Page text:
Archives of Orthopaedic and Trauma Surgery

, Volume 123, Issue 9, pp 460–465 | Cite as

Harvesting hamstring tendons for ACL reconstruction influences postoperative hamstring muscle performance

  • Nobuo Adachi
  • Mitsuo Ochi
  • Yuji Uchio
  • Yasuo Sakai
  • Masakazu Kuriwaka
  • Atsushi Fujihara
Original Article



Anterior cruciate ligament (ACL) reconstruction using hamstring tendons has recently received attention because of less donor site morbidity. It has been reported that harvesting hamstring tendons has little effect on postoperative hamstring muscle performance based on the peak torque value of the hamstring strength. However, recent studies have clarified some adverse effects of harvesting hamstring tendons. There is still argument about the influences of harvesting hamstring tendons on postoperative hamstring muscle performance. The purpose of this study was to evaluate the postoperative hamstring muscle performance measured by various parameters after harvesting hamstring tendons for ACL reconstruction.

Patients and methods

We evaluated the postoperative hamstring muscle performance after harvesting hamstring tendons in 58 patients who underwent ACL reconstruction. We assessed peak torque value, total work, and peak torque angle in the isokinetic hamstring strength test and active knee flexion angle. We classified the patients into three groups according to the type of hamstring used for ACL reconstruction: 1) the autologous semitendinosus tendon (ST); 2) the autologous ST and the gracilis tendon, which were harvested from the ipsilateral knees; and 3) allogeneic fascia lata.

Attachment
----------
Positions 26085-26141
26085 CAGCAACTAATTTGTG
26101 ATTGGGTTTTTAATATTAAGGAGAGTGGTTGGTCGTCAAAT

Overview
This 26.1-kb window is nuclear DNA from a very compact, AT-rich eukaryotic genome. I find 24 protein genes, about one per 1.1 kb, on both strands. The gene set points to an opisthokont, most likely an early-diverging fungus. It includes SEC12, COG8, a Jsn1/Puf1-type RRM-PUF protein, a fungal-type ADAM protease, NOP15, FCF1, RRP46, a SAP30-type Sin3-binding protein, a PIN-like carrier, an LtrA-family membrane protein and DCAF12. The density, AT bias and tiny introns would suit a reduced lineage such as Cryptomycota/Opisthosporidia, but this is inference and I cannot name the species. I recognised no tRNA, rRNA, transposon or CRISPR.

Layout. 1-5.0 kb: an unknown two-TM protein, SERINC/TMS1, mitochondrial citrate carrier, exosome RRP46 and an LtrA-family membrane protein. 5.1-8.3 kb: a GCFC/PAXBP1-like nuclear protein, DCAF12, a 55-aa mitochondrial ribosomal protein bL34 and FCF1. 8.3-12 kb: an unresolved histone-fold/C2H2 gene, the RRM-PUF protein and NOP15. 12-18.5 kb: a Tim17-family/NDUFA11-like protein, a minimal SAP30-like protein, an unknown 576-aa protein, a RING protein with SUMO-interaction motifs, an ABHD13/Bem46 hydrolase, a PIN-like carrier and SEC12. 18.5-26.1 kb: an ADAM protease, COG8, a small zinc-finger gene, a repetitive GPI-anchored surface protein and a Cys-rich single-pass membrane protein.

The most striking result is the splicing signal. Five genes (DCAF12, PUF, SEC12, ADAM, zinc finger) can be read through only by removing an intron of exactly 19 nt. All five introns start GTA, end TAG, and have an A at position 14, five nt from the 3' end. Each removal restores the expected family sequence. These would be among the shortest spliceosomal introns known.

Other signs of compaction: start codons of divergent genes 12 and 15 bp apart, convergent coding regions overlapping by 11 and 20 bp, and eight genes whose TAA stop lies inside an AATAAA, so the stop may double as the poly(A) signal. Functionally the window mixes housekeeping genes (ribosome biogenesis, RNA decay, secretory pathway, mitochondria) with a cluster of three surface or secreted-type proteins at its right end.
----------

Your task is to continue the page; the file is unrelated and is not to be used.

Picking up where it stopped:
This study clearly demonstrated that the peak torque value and total work in the patients in each group compared to preoperative normal knees were not statistically different; however, the more hamstring tendons were harvested, the more loss of active knee flexion angle was observed and the more the peak torque angle was shifted to a shallow angle, suggesting that the hamstring strength might be weaker at the deep flexion angle.


Physicians should recognize that the ACL reconstruction using autologous hamstring tendons is not appropriate for sportsmen or women who are required to flex their knees deeply or powerfully in their performance.


Anterior cruciate ligament Semitendinosus tendon Gracilis tendon Muscle strength Rehabilitation 



This experiment complies with the current laws of this country.


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Copyright information

© Springer-Verlag 2003

Authors and Affiliations

  • Nobuo Adachi
    • 1
  • Mitsuo Ochi
    • 1
  • Yuji Uchio
    • 2
  • Yasuo Sakai
    • 2
  • Masakazu Kuriwaka
    • 2
  • Atsushi Fujihara
    • 3
  1. 1.Department of Orthopaedic Surgery, Graduate School of Biomedical SciencesHiroshima UniversityHiroshimaJapan
  2. 2.Department of OrthopaedicsShimane Medical UniversityIzumoJapan
  3. 3.Department of Physical TherapyShimane Medical UniversityIzumoJapan

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